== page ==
Sheila Nevins Stepping Down From HBO Documentary Films After 38 Years

Sheila Nevins
Matt Furman
“Am I gifted? Do I take something from the garbage and make it angelic and it flows up to the heavens? No. I’m a synthesizer,” says Nevins, photographed Jan. 15 at her office in New York City.

She has headed the division since 1979.

Sheila Nevins is leaving HBO Documentary Films, The Hollywood Reporter has confirmed.

News of Nevins' departure was first reported in an extensive interview with Maureen Dowd in The New York Times, which went online early Saturday.

Sources tell THR that Nevins will be leaving early next year.

On Monday (Dec. 18), HBO made the news official, announcing that Nevins would be leaving to “pursue the rest of my life," as she put it.

“HBO is in my DNA and I will always consider it to be my alma mater,” she added.

“The word legend is often thrown around loosely in our business, but in Sheila’s case it actually applies,” HBO CEO Richard Plepler said in his own statement. “She has been an integral part of HBO’s extraordinary success. Her impact, not only in the documentary field, but throughout popular culture is nothing short of remarkable, and she has built an extraordinary team that is second to none in our industry. To say that we will miss her is insufficient, but we are thrilled that she will continue to wear her artistic hat on a number of documentary projects for HBO in the coming years.”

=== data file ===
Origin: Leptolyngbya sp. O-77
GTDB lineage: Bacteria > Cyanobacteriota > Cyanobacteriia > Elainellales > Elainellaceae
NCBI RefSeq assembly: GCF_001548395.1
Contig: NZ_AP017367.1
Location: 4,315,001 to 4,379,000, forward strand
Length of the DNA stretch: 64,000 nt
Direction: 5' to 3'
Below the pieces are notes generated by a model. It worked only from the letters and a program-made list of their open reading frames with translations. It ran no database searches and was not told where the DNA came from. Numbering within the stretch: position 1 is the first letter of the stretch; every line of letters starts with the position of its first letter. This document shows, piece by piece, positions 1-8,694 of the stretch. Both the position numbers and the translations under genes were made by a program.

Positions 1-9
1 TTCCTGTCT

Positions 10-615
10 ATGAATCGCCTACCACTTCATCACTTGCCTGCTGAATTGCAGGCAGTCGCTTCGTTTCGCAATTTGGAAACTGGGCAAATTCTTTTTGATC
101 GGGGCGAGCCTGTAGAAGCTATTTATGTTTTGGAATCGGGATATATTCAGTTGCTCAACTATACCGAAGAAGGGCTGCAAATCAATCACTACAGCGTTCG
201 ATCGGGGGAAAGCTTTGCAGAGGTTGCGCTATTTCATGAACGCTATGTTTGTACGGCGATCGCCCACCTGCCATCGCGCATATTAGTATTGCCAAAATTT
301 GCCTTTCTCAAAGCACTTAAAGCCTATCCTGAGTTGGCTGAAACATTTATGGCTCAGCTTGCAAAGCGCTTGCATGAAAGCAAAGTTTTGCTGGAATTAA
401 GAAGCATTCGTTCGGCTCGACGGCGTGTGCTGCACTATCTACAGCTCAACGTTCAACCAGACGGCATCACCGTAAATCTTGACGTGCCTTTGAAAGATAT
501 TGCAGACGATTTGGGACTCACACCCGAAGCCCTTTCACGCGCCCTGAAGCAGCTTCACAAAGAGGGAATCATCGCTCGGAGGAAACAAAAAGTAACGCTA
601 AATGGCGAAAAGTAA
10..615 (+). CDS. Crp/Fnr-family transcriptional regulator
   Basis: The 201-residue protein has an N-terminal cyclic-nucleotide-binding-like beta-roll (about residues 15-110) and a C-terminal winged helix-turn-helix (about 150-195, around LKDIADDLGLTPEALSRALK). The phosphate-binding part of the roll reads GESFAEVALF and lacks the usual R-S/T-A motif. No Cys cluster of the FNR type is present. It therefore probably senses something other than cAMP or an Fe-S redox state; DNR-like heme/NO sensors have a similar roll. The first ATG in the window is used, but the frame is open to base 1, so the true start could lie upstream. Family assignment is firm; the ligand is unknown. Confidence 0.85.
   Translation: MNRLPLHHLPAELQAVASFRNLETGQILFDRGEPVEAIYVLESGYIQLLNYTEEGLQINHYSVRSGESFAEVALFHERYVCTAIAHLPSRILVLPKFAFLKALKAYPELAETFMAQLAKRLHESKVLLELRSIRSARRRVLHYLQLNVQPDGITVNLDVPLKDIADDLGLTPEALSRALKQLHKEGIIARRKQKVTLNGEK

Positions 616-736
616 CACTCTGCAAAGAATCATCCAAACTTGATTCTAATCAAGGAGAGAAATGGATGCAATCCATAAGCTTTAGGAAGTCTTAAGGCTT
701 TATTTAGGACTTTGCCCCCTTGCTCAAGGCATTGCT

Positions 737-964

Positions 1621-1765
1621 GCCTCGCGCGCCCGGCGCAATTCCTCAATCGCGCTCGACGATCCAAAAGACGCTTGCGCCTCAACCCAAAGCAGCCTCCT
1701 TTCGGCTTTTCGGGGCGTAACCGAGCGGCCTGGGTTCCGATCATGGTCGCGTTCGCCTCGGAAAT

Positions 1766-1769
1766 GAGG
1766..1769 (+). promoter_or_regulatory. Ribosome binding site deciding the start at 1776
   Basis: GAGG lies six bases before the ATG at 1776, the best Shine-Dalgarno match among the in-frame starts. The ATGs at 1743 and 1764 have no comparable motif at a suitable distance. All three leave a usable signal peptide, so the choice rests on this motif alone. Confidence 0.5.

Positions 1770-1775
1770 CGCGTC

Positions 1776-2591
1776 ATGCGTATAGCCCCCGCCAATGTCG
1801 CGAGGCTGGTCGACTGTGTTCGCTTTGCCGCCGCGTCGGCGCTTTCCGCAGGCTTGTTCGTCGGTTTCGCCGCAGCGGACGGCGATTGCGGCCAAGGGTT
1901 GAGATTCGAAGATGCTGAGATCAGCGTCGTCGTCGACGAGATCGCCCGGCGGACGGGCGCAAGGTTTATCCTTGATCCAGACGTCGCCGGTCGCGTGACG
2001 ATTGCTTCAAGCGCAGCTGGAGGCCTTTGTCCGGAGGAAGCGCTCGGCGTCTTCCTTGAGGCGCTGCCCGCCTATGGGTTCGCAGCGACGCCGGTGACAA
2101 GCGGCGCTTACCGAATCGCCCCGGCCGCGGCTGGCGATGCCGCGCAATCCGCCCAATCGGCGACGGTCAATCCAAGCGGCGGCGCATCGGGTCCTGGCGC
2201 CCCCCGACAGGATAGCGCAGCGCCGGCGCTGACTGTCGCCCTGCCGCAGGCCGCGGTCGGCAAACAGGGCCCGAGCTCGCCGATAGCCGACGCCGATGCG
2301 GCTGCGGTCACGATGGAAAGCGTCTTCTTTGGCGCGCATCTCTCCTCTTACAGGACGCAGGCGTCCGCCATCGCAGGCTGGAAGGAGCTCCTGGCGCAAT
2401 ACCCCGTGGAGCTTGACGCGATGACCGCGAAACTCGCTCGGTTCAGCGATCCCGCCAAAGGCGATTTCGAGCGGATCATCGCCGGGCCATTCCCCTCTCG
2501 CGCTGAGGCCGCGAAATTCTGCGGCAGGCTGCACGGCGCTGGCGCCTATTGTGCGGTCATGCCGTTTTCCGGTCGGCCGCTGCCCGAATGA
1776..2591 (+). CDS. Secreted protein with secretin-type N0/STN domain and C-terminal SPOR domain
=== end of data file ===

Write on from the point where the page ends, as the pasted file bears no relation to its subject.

Nevins, 78, has headed HBO's documentary division since 1979, serving as president since 2004, with HBO having won 26 Oscars on her watch, most recently A Girl in the River: The Price of Forgiveness in 2016.

In addition, as executive producer or producer, Nevins has received 32 Primetime Emmy Awards, 35 News and Documentary Emmys and 42 Peabody Awards, including the first one ever presented to a cable program for She's Nobody's Baby, produced with Ms. Magazine.

Often seen as a pioneer of the modern-day documentary, Nevins has supervised the production of more than 1,000 documentaries, including hits like Alex Gibney's Scientology exposé Going Clear: Scientology and the Prison of Belief, the Oscar-winning Edward Snowden doc Citizenfour and the Carrie Fisher and Debbie Reynolds profile Bright Lights.

“There’s something exciting about leaving a job. I can’t explain it. I have deprived my life of a life. All I did was work. I was, like, born at HBO and I don’t have to die there," she tells Dowd. "If I stayed any longer, I probably would have died at my desk. I just regret that there’s so little time left.”

Nevins, the Times says, is taking "several projects" with her, which she will finish at home. And she's considering doing a radio show with SiriusXM called "Kicking Ass With Sheila Nevins" and maybe another book, according to the paper.

In May, Nevins released a collection of poems and essays titled You Don't Look Your Age...and Other Fairy Tales. The book, in which certain stories were dramatized and some characters were given fictional names, explored such things as her son's battle with Tourette's syndrome and her mother's life with Raynaud's disease, which left her without an arm and leg. The book also includes tales of infidelity, Viagra and plastic surgery.